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Concerns raised that waste and resources will be hit by Spending Review cuts

Concerns raised that waste and resources will be hit by Spending Review cuts

The Chartered Institution of Wastes Management | Chartered Institution of Wastes Management

2 min read Partner content

The Chartered Institution of Wastes Management gives its reaction to the Chancellor’s Comprehensive Spending Review

Cuts to key departmental budgets, as well as the cut in central grant funding to local authorities, could have a significant impact on the waste and resource management industry, the Chartered Institution of Wastes Management has warned.

Responding to the Wednesday’s Comprehensive Spending Review, CIWM chief executive Steve Lee said:

“As the lead department on waste and resources management and environmental protection, CIWM has repeatedly emphasised the need to ensure that Defra remains adequately resourced.

“The department has already stepped back from waste and resource policy and funding, and further cuts could exacerbate this situation.

“In addition, significant cuts at DCLG, both in the departmental budget and in the central grant funding for local authorities, is likely to have a visible and damaging impact both the delivery of waste services and on local planning capability to deliver the resource recovery infrastructure we need for the future.

Highlighting the positive announcements, Mr Lee added: “CIWM particularly welcomes the additional £20m for the Environment Agency to tackle waste crime.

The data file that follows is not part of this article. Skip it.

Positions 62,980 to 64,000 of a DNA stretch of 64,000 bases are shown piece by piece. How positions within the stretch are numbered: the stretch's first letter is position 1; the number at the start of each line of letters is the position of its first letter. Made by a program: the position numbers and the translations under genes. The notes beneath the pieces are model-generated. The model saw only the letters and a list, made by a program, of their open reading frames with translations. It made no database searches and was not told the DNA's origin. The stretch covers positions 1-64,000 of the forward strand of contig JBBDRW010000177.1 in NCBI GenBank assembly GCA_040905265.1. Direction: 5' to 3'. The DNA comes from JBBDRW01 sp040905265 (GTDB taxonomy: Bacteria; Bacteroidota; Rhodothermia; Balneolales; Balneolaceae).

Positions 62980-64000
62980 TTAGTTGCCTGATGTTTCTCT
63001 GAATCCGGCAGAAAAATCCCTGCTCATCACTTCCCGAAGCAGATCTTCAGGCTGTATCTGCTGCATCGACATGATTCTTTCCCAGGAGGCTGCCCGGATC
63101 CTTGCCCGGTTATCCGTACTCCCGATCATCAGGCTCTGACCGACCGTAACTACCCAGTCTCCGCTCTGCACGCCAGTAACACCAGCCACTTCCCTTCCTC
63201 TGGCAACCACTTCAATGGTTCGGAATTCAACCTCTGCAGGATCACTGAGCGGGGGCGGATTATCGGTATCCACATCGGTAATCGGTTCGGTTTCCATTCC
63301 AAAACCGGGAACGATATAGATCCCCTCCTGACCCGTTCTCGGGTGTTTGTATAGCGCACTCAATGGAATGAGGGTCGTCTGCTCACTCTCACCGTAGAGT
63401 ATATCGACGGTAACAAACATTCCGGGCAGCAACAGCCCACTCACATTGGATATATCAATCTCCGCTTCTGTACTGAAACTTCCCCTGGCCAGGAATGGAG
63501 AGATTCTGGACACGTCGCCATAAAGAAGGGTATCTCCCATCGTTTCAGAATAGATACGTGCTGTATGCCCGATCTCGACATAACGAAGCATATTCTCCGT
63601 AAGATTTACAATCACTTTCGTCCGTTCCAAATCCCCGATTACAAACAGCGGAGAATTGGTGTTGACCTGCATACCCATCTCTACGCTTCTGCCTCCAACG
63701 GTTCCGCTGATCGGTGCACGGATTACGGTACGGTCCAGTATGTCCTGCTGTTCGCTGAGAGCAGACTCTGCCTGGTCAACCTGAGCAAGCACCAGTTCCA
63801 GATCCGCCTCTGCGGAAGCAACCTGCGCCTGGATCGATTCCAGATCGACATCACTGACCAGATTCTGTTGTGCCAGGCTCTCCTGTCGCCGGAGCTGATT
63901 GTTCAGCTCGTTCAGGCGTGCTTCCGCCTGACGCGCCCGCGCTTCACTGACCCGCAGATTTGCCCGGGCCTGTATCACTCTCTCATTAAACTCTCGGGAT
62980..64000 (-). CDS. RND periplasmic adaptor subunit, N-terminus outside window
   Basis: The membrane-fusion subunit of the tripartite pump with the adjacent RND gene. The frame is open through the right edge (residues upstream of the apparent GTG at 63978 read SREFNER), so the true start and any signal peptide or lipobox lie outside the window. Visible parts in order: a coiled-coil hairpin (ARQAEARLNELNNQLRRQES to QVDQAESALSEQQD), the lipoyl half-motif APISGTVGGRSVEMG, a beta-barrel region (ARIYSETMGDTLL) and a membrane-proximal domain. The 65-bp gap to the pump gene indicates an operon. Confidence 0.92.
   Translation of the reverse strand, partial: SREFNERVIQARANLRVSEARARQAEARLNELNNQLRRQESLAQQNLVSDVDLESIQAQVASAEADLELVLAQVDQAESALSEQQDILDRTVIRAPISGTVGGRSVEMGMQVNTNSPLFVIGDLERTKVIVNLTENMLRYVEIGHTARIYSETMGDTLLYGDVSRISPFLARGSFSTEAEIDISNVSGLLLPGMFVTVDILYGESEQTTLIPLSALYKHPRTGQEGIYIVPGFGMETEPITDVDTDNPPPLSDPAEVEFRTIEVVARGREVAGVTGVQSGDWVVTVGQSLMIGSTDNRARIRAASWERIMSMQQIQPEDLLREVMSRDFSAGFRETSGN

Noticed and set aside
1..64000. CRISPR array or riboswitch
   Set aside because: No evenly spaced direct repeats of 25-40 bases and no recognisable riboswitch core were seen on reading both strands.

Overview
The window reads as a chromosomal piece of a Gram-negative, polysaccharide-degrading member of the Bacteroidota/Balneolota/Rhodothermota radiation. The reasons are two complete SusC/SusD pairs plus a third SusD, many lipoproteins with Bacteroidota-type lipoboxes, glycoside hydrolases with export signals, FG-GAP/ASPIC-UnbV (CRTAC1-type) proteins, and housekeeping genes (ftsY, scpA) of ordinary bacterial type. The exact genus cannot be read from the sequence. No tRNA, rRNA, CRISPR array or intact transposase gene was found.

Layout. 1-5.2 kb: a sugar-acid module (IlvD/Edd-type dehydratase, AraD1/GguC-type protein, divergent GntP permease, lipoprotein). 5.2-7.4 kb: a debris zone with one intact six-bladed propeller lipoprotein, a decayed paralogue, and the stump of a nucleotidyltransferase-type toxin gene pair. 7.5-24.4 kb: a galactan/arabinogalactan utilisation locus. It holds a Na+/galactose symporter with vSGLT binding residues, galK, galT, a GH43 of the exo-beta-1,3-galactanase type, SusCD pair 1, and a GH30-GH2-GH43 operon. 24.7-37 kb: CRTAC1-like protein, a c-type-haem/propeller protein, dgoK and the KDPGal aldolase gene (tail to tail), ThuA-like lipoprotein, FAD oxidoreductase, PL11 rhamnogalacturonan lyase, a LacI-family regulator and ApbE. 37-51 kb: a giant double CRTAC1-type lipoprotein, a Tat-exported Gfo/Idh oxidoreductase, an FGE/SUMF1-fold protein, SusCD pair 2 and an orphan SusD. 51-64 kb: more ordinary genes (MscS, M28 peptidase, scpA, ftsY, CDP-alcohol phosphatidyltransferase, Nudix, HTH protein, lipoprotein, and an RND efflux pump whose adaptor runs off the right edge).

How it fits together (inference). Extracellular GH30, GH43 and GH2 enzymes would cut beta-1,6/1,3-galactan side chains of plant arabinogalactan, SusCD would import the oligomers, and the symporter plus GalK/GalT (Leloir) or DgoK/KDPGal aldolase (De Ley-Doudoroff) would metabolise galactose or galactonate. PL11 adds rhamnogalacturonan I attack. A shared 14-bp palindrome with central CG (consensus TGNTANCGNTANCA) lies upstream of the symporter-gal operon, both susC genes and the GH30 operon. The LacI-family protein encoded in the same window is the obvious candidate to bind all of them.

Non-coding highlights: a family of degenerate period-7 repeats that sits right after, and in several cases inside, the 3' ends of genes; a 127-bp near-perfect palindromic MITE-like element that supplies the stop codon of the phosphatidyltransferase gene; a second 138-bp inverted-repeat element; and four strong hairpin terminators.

“This provides the guaranteed, medium term support from the Government that the industry has been asking for.

“Also encouraging is the £1.15bn funding increase for the Renewable Heat Incentive from 2016 to 2021, although this will do little to mitigate the damage that has been done to this sector by constant changes to DECC policies on renewable energy and the scaling back of a range of incentives and support.

Mr Lee concluded: “Recent figures suggesting the UK will struggle to meet its 2020 EU renewable energy target, coupled with the latest warnings about security of energy supply over this winter, highlight how important it is that the government maintains adequate support for technologies such as anaerobic digestion that convert waste into renewable energy.

“Ultimately, future proofing the UK against resource and energy shocks, and ensuring that we build a more sustainable, clean and green economy requires ambition, leadership and the right structures and resources at both a national and local government level. This is not the message we got from the Chancellor yesterday.”

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Read the most recent article written by The Chartered Institution of Wastes Management - CIWM comment on Defra's new Waste duty of care code of practice

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